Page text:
Georgia School of Music survives pandemic

Alpharetta, GA – Katie Pearsall started playing music when she was in college. Inspired by a teacher who discovered her almost perfect pitch and encouraged her to simply give it a try, she did all she could to acquire and deepen her expertise. It didn’t take long for her to realize how much she wanted to own her own music school.

“I went to college and got my teaching degree, my teaching license, everything,” Pearsall said. “Glad I had the experience, but I realized I had to keep this dream. I worked in a bunch of different studios here in Georgia – I learned what you can do and what you can do. you should avoid. “

Knowing that there was no guarantee of success, Pearsall decided to fulfill his dream of owning his own music school. She opened Infinity Music School in Alpharetta.

“It was very exciting,” Pearsall said. “After I opened it was a huge learning experience. I always wanted to have something like this. It was a dream come true. I was lucky.”

In March 2020, the pandemic struck; threatening his dream. The new students are gone. Many students have withdrawn.

“Some people took classes with me for almost a decade, and they didn’t have the money, they didn’t know what was going to happen,” she said. “Some people have come back, some have left. No one has come for class again.”

As a gesture of good faith to the families she had worked with for years, Pearsall began to float course fees, pushing back the date payments were due.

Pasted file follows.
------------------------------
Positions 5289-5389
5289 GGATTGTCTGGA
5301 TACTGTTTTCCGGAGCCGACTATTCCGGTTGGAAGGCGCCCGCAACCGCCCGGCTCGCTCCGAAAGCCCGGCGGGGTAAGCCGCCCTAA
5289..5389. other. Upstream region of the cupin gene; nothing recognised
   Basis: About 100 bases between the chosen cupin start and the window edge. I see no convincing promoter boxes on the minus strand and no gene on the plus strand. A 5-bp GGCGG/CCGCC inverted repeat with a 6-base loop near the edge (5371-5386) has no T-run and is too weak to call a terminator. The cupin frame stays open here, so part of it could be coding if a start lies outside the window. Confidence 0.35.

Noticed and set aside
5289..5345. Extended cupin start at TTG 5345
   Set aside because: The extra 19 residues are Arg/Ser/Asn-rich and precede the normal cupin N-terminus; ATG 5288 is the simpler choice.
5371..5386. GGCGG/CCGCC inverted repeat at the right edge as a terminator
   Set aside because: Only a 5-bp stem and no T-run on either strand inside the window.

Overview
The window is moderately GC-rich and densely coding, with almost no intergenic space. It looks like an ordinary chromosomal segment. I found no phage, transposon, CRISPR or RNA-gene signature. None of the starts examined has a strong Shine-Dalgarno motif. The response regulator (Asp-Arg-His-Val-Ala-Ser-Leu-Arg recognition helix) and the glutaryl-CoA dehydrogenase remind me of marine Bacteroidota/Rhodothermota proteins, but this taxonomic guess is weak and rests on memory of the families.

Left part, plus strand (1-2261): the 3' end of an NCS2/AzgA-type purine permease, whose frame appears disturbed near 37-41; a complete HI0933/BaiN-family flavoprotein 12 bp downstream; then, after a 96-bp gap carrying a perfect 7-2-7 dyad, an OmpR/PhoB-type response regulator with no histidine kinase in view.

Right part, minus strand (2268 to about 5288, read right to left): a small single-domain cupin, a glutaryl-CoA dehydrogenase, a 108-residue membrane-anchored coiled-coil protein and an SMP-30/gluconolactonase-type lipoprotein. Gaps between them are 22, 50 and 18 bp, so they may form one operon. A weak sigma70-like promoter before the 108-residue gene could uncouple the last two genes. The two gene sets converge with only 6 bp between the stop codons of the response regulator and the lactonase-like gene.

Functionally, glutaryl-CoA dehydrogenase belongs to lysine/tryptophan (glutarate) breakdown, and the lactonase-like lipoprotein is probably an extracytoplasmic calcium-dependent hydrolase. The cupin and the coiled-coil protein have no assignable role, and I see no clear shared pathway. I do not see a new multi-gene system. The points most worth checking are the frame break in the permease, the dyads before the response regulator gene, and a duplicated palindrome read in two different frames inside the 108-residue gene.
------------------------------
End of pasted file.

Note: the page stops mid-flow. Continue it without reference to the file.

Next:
“It was scary. It was up a lot at night, ‘what am I going to do.’ I had other business opportunities that dried up; the gigs dried up. I was nervous, very nervous, “Pearsall said.” 2020 was just a huge turning point for ‘est- can I do that? ‘ I had to say to myself “you can do this. If you weren’t supposed to do this, you wouldn’t have done it in the first place. And now you’re doing it, even though it’s not great, even though it’s not perfect. “

“Just like you learn a song or a solo; it doesn’t matter if you make a few mistakes, that’s why you repeat it. “

She knew that if the school was going to survive, she was going to have to find other ways to teach. Online was the answer, although she knew that for college students it wouldn’t be ideal.

“Getting classes online was tough,” Pearsall said, adding that she would tell students, “we’ll just try. I’m not expecting much. Some of these kids, because they’re musicians, are more sensitive, and I don’t mean emotionally. They feel the heat, the temperature, the humidity, everyone’s emotions, things like that. Watching them come in every week, I’m like ‘I love you, I’m proud of you, you’re doing so well.’ I had to pump them up and be a cheerleader. So it was difficult. These online courses were difficult. ”

In early 2021, before the studio reopened for in-person lessons, Pearsall began working with some students outdoors and at safe distances.

“There is hope, there are positive things at the end of the tunnel,” Pearsall said. “There are parents who want to come back, but some parents will wait and see because we have all these new variations. It’s a little better than before.”

For Pearsall, it was all a series of lessons.

“As a business owner, being brand new is different than if I had been open for five or 10 years,” Pearsall said. “I just started. For me, I feel like I’m still in the baby stage to learn a lot of things. As a teacher, my job is never to tell people if they are talented. or not. My job is to take all fear away so that they can be just themselves. “

The studio is now open for in-person and virtual classes. And in the end, she says, it’s worth it.

“I just want to give music to the children.”


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